YouTube goes 4K

‘Stand still means going back’, is a famous Dutch saying. That’s what they also thought at YouTube when introducing the ability to upload videos with a resolution of 4K.

4K? What does that mean?

Back in the old days, pre-internet, the number of horizontal lines TV could handle was 576 (PAL in Europe) or 480 (US). Then HD came along. Because in the early beginning the technique to actually decode and thus view HD content was pretty expensive a king of ‘pre-HD’ was introduced. They called in HR-ready and it had 720 lines (there’s also a difference in ‘p’ from progressive and ‘i’ for interlace but that’s a bit too technical for this post). Then can ‘full-HD’ with a resolution of 1920×1908 (thus 1080 horizontal lines). Most TV’s in store right now can handle that resolution pretty well, and prices for these TVs have dropped significantly the last few years.

Today’s trend is all about 3D. We have 3D in cinemas and TV manufacturers are fighting a gladiator game to win the battle of bringing 3D into the living room. But there’s another interesting development, and that’s called 4K. What we mean with 4K is that it has 4 times the resolution of 1K (4×1=4 duh!), 1080 lines, indicating a resolution of 4096 x 3072. These are the babies that are used in IMAX theatres. Projectors however do not exist in commercially interesting prices, so in IMAX theatres the 4K is being projected using 2 2K projectors. Filming in native 4K requires some interesting gear. The RED camera is a good example. It all starts with the $17,500 RED ONE base system. From there you can add your choice of the $1,250 Basic or $2,750 Premium production packs. But don’t stop now, go ahead and throw down for a $1,650 RED ONE Power Pack featuring 2x RED BRICK 140Wh batteries and charger, a $1,950 RED Electronic Viewfinder, and the $1,700 5.6-inch LCD. Optics accessories include a $3,500 B4 lens adapter and both Canon and Nikkon 35mm photo mounts costing $500 each. There are also several RED branded media accessories for CF, SATA disk, and something called the “RED RAM 64GB” for $4,500.

As you can see, things add up pretty quickly. But still, compared to the quality you’re getting it still is a bargain. And no doubt these prices will drop pretty fast, too, putting it in the hands of many more independent filmmakers.

YouTube wants to provide their platform to showcase these footage. We were already able to upload and view up to 1080p (full-HD) and now there adding 4K as well. Their are not a lot of videos yet, but hopefully this will grow fast. Check out their 4K channel and their interesting blogpost on 4K.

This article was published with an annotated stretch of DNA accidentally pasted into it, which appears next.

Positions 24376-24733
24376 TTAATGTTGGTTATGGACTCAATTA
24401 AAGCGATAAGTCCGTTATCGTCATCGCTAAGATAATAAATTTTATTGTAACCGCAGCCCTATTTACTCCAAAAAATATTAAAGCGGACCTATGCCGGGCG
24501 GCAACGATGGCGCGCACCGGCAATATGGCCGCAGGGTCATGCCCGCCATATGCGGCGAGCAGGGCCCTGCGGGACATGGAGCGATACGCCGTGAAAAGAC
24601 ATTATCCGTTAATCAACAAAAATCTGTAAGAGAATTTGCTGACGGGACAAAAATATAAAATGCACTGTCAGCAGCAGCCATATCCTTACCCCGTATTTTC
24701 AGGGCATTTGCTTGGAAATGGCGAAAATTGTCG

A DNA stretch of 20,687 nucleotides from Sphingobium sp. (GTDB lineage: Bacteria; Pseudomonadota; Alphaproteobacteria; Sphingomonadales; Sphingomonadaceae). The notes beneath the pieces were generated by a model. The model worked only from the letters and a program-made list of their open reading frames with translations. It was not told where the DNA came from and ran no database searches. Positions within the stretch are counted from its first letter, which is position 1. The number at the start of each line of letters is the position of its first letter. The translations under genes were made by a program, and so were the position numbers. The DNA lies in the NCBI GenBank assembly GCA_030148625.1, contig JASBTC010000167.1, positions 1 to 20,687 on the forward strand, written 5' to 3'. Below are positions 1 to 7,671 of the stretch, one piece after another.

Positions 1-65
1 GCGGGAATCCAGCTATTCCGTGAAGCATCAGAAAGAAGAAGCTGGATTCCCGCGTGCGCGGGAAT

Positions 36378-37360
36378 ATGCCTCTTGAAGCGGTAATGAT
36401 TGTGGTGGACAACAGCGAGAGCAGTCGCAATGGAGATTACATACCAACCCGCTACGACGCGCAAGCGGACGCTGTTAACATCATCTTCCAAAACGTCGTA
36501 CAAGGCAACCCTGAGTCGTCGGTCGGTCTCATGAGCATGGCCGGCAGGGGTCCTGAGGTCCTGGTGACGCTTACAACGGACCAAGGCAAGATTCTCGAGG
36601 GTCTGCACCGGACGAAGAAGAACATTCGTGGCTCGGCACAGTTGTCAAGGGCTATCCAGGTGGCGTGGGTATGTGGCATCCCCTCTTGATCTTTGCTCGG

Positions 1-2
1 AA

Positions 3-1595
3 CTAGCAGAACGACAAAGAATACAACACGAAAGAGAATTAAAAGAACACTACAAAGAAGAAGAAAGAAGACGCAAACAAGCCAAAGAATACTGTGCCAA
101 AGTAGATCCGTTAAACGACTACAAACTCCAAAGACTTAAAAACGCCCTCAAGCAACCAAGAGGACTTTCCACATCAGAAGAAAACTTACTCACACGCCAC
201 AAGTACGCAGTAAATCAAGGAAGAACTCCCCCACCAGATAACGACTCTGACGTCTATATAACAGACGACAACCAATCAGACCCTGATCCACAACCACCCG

Interesting developments. 4K in 3D, when?

Relationships are changing

It’s a bit of an oldy, but I think it perfectly tells the story of the changing relationship between the advertiser and the consumer. This couple, he the advertiser and she the consumer, doesn’t seem to understand each other very well anymore. Both went their own way, apparently.

To save the relationship, like in the real world, start conversating.

Amazing Moments 6 – Croc attack

I still owe you something…this Amazing Moment in the Serengeti. I will not say too much, just watch:

Professional nature filmmakers spent hours and hours, often waiting in difficult circumstances, just to get that one shot. It took me only 5 minutes (and lots of luck). With that in the back of your mind, take a look at the video below…(if you haven’t seen it yet).

It’s no surprise that this video has been viewed 34,690,615 times (and counting). It’s spectacular, authentic and an unbelievable story with a happy ending. On top of that, it’s one of the most viewed videos on YouTube and winner of the YouTube Eyewitness Video Award. It even has it’s own website: And it’s made by an amateur.

David Budzinski, a supply manager from Chevron in Houston, made the film during his first visit to Africa in September 2004. Just a tourist on safari in the Kruger National Park. They encountered a group of lions sunbathing close to a watering hole when a herd of buffalo’s passed by. The tour guide suggested to observe the group for some time. After an hour the spectacular scene took place. It was breathtaking. “At the moment the crocodile and the lions were fighting for the poor calve, I wanted to turn off the camera”, Budzinski said in an interview. “I didn’t want a bloody mess.” Luckily he didn’t and a feel-good story was born. Someone suggested to Budzinski that he sould try to sell the video, which he did. He contacted several stations like National Geographic and Animal Planet but everywhere he received the same reply: “We don’t accept footage from amateurs”

Until the video took off on YouTube. Millions of people watched it and shared it with friends and family. After more than 30 million views National Geographic contacted Budzinski in order to purchase the television rights of the video (price unknown). On top of that, National Geographic sent David Budzinski back to South Africa to make a documentary on the video: Caught on Safari, the Battle at Kruger, which National Geographic recently broadcasted. And with that Budzinski set another record: the first hour-long documentary that was inspired by a YouTube videoclip.

Poor professional sods, still lying there, waiting in the mud or in the burning desert, surrounded by flies and other annoying flying and crawling creatures, persistent and motivated by just that one comforting guarantee…”they will not accept any footage from amateurs…”

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